by James Chappel. Published by Harvard University Press, 2019. Reviewed by Ann Hassan
James Chappel’s Catholic Modern is a thorough, rigorous and exceptionally well-researched account of the relationship between Catholicism and politics — church and state — in Europe during the 20th century.
Chappel’s argument, broadly speaking, is an upending of the narrative about Catholicism that sees it a “closed shop” until Vatican II — resisting all change until the doors were thrown open and the Church encountered the world and vice versa.
Instead, Chappel describes — in great detail — Catholicism’s reaction to and relationship with the political ideas and structures of the 20th century: how the Church experienced and was changed by communism, fascism, anti-Semitism and so on. In doing so, he shows that the Church was “modernising” long before Vatican II — that, as Chappel says, it has a rich and responsive history of “social transformations . . . that will inform its future”.
I was initially confused by Chappel’s use of the term “modern”. In Catholic Modern it doesn’t refer to the aesthetic movement (of the 20th century, adding to the confusion) or to any theological idea, but rather to “the different ways that people and institutions have tinkered to make themselves secure in the dangerous zones of a constantly changing world.” Modernity, then, isn’t necessarily equated with progressive ideas — but it is about maintaining survival and meaning in a changing world.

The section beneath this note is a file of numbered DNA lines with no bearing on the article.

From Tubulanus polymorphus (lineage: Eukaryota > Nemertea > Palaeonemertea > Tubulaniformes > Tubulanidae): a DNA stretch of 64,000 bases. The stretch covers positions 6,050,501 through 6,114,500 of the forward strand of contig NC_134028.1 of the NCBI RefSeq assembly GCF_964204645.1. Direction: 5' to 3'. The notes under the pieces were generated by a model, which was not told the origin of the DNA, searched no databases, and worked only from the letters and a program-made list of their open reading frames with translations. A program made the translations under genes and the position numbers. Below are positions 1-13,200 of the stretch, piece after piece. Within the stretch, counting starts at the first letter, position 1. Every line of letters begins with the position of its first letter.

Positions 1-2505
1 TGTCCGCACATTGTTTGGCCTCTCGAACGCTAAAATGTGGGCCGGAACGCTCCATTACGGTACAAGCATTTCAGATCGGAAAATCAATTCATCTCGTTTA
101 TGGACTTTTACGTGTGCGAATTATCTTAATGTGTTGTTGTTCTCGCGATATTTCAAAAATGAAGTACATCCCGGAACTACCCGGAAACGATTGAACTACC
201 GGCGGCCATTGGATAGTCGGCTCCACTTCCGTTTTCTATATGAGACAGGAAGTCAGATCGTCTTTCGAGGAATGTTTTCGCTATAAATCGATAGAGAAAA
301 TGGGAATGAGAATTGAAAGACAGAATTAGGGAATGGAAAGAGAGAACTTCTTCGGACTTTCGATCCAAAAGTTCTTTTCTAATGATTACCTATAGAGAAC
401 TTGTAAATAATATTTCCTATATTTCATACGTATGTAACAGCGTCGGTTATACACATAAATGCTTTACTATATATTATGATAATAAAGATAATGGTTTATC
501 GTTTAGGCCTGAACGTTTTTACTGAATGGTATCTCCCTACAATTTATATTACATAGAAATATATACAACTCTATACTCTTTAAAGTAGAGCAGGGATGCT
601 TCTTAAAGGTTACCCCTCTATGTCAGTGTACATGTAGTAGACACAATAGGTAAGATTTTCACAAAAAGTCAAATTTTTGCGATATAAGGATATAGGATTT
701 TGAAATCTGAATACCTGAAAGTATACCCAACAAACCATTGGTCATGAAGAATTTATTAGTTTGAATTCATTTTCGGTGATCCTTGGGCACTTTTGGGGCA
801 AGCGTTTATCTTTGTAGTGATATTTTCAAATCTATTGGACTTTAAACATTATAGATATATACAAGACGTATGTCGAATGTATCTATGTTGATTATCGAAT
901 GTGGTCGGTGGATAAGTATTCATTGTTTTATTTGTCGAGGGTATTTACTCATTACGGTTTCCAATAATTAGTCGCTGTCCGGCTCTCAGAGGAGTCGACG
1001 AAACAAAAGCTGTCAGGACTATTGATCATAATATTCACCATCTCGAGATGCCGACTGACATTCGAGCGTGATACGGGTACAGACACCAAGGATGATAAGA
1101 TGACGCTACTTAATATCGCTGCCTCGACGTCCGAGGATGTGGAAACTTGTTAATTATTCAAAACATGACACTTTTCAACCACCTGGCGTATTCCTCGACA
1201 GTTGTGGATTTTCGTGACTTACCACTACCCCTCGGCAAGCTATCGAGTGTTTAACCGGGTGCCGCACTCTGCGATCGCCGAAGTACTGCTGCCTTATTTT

The book is a dense and intellectual read, but it will appeal to readers of history and Church thought alike. And now, when Catholicism is responding to serious issues from within and without — and when there is a strain of thought that resists the notion of change itself — Catholic Modern offers a timely reminder that the Church is a longstanding “space of contestation and argument”, its relationship and responses to the world not set in stone but always being questioned.
Tui Motu Magazine. Issue 242 October 2019: 31